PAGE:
There are already so many aftermarket components and engine conversions out there that one simply has to do a quick Google search to find them. Some build examples include two Exocet co-owners who had Flyin’ Miata build them an Cadillac CTS-V LSA-powered beast. While this monster weighs a bit more than your typical Exocet, at around 1900 pounds, with 556hp horsepower on tap it’s no slouch. 

Exomotive’s in-house V8 build also boasts some LS power as well. Company technicians were able to easily install an LS376/535 crate engine from GM Performance, along with a T-56 transmission and CTS-V Getrag rearend by using an Exocet V8 swap kit offered by Exomotive and V8 Roadsters. To say it kicks butt would be an understatement.  

Exomotive has made it a point to build a variety of Exocets, boasting an array of naturally aspirated, turbo’d, and V8-swapped examples. All the better for testing, and test it I did.  Driving Exomotive’s Exocet Race model with a Flyin’ Miata FMII turbo kit was like nothing I have ever experienced. With the turbo set to 12 pounds of boost, delivering 250 horses at the rear wheels, and in such a light foundation, you feel every bit of power, as you drop the clutch and let loose. The open nature of the Exocet gives the visceral feel of a four-wheeled motorcycle, with the added safety of the full cage.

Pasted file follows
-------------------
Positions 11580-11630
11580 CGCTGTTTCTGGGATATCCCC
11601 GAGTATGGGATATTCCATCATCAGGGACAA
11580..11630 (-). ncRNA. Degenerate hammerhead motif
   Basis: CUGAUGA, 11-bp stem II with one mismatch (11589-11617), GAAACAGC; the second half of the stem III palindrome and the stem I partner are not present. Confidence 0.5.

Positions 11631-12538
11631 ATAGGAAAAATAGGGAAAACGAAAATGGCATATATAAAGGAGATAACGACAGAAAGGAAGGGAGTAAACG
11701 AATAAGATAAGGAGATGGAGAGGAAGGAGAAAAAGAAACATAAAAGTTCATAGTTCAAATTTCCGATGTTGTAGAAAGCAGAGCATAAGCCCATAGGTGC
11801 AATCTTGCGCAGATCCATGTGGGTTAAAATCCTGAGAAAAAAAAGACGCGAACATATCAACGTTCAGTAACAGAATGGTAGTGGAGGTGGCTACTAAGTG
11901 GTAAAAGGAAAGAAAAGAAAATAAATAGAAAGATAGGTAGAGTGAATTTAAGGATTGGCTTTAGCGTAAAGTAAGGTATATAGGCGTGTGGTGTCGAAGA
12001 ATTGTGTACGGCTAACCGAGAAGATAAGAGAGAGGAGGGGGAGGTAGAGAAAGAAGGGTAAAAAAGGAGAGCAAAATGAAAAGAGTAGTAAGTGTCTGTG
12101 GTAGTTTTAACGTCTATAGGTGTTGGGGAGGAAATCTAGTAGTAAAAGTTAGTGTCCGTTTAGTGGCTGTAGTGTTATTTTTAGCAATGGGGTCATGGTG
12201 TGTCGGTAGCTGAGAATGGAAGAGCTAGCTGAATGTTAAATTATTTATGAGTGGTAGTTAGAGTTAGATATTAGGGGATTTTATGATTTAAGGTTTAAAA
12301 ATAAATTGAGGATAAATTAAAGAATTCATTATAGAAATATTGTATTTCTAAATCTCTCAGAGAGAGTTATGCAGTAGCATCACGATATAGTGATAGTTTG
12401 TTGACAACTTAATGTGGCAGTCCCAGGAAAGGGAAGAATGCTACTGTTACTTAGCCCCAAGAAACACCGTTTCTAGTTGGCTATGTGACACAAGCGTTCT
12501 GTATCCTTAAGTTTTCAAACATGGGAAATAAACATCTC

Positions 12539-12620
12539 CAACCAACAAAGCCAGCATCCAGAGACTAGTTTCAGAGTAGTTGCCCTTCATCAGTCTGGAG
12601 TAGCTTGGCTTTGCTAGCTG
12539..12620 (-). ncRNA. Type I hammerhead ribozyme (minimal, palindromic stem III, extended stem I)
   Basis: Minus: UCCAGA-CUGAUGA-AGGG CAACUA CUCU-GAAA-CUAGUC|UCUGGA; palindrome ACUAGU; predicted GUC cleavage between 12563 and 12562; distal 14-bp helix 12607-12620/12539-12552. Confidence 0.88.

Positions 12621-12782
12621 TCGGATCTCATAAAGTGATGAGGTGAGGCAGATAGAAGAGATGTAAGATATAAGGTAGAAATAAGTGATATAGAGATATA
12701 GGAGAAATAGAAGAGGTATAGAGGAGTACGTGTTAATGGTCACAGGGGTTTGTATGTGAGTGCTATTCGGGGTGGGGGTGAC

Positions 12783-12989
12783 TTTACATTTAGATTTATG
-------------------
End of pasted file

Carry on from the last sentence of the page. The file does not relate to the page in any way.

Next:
Along with impressive performance comes impressive looks. I was seeing rubber-necks everywhere, as people craned to see what odd machine was whipping past them. All in all, it was a memorable, and exciting drive.

Overall, the Exocet is an affordable option for those with minimal build experience and are looking for increased performance, exoskeletal open-air motoring, and bringing new life to an existing Miata donor. After all, there’s a strongly supported Miata aftermarket, given the the sheer number of NA and NB model Miatas produced over the years (more than 700,000 in the U.S. alone). Literally thousands of options are available to choose from in each category of upgrade or replacement. 

This production volume also drives down donor prices, since there’s such a huge market of available used vehicles. Though they were mass produced, the quality was never lacking, as the Miata has a steadfast reputation of reliability, and the engine has a massive capacity for taking a beating. Even if an issue arises, you can bet there have been plenty of others before you with the same question and the answers are all easily found on one of the many Miata-specific enthusiast sites or forums. The sheer volume of parts flooding the market makes repairs well documented, and even better, inexpensive.

So the Exocet component package offers a fun and simplified build experience, along with open-design options allowing for easy maintenance, customization, and accessible aftermarket products that keep cost low. You can make it as mild or as wild as you like, because in the end, the Exocet platform is a blank canvas for your next custom car build.

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Exomotive Miata